I’ve previously written about a technique called ‘Impact Mapping’ – a useful decision making tool which can work particularly well when trying to figure out what to do next. But it can be a difficult technique to use when starting with a completely blank canvas such as at the beginning of a new project where there’s no existing digital product to use as a frame of reference. In fact, the impact mapping book only covers examples where a product already exists and the technique is used to determine what to do next to have the greatest impact on achieving a given goal. The classic example being ‘how might we get more people to sign up to our service?’.
To get to a point where impact mapping can be used effectively, we need to be able to get inside our customers’ heads to describe a brand new product or service through their eyes.
For those of you with children of school age, you may be familiar with the term ‘story map’ which is a technique to help with their creative writing. It’s a way to visually describe a story through a set of linked events, helping children to focus on the narrative without getting bogged down with the detail. Once a story map has been created, the child can get down to the business of writing the detail within the framework they’ve created.
User story mapping is a similar technique that can help us to document software and create a cohesive story without having to focus on detail too early. Or rather, help us tell a story through the eyes of our customers. And the resultant document – the user story map – helps create a shared understanding of the software, whether you’re the client, a designer, developer or customer. It achieves all of this by allowing us to create these stories from an end users’ point of view. Here’s a small exert from Jeff’s book about how he frames the discussion:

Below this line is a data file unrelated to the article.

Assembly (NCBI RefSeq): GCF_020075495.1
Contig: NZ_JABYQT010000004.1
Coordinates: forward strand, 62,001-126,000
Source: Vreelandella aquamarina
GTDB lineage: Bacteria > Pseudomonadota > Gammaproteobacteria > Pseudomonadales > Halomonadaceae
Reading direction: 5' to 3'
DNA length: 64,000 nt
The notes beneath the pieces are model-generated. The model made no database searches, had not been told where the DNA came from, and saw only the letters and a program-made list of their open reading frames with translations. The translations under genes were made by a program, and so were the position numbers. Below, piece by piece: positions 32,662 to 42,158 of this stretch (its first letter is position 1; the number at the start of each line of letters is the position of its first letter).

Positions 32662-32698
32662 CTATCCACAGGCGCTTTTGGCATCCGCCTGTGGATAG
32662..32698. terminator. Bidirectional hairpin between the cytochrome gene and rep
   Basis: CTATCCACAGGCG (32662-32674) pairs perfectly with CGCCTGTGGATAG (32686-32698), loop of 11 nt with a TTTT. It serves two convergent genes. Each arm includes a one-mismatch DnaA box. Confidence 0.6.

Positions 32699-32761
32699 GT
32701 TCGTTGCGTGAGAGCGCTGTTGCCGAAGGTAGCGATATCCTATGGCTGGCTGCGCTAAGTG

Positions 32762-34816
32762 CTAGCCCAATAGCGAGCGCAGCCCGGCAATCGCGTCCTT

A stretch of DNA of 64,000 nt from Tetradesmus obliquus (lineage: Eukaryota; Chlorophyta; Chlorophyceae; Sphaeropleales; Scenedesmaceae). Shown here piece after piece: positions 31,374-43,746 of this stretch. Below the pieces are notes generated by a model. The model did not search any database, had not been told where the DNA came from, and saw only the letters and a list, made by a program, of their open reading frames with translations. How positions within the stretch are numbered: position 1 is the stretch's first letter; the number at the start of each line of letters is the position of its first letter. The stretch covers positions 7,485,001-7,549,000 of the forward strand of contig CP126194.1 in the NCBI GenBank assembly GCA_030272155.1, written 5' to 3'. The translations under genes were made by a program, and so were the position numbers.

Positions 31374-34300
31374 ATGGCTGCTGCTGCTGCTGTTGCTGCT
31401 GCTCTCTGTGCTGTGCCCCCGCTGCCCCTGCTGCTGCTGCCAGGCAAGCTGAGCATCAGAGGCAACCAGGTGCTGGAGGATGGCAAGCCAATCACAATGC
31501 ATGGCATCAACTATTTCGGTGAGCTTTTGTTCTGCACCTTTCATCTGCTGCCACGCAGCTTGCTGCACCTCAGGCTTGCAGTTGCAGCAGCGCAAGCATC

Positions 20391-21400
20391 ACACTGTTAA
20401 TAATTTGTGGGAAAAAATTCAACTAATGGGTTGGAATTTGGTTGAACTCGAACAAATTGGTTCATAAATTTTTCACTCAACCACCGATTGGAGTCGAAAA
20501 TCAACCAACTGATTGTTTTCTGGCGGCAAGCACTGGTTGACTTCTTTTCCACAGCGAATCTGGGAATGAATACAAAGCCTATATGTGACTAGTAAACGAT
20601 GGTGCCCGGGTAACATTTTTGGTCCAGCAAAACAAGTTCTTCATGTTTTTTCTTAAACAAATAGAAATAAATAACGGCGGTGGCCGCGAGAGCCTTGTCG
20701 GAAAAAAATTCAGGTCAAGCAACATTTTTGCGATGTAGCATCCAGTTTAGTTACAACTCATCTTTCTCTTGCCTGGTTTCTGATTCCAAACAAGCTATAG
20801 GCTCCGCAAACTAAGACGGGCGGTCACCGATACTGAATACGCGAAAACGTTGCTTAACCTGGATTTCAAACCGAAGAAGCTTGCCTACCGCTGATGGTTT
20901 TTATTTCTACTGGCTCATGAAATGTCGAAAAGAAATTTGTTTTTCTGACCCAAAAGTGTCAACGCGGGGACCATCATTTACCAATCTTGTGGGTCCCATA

“OK, let’s imagine the future. Let’s assume for a minute this product is live and let’s talk about a day in the life of someone who uses it and start telling the story. First they would do this, and then this, and so on and so on”
There are a number of other benefits from using the user story mapping technique and it fits especially well if you’re using Agile or Lean methods to deliver your software. A user story map can be used to:
- Represent your backlog in a non-flat way
- Prioritise outcomes over features
- Recognise gaps in your software narrative
- Plan a release roadmap
- Identify a minimum viable product
- (dare I say it) help estimate
User story mapping is a really valuable tool for software development; a way to create a cohesive, shared understanding of a product through the eyes of your end users. I’d go as far as to say it’s one of the most powerful tools in our toolkit and I’d highly recommend it to anyone involved in creating software (of any kind).
If this has piqued your interest then I’d recommend getting the book User Story Mapping: Discover the Whole Story, Build the Right Product by Jeff Patton and then trying it out the next time you start the process of defining a product.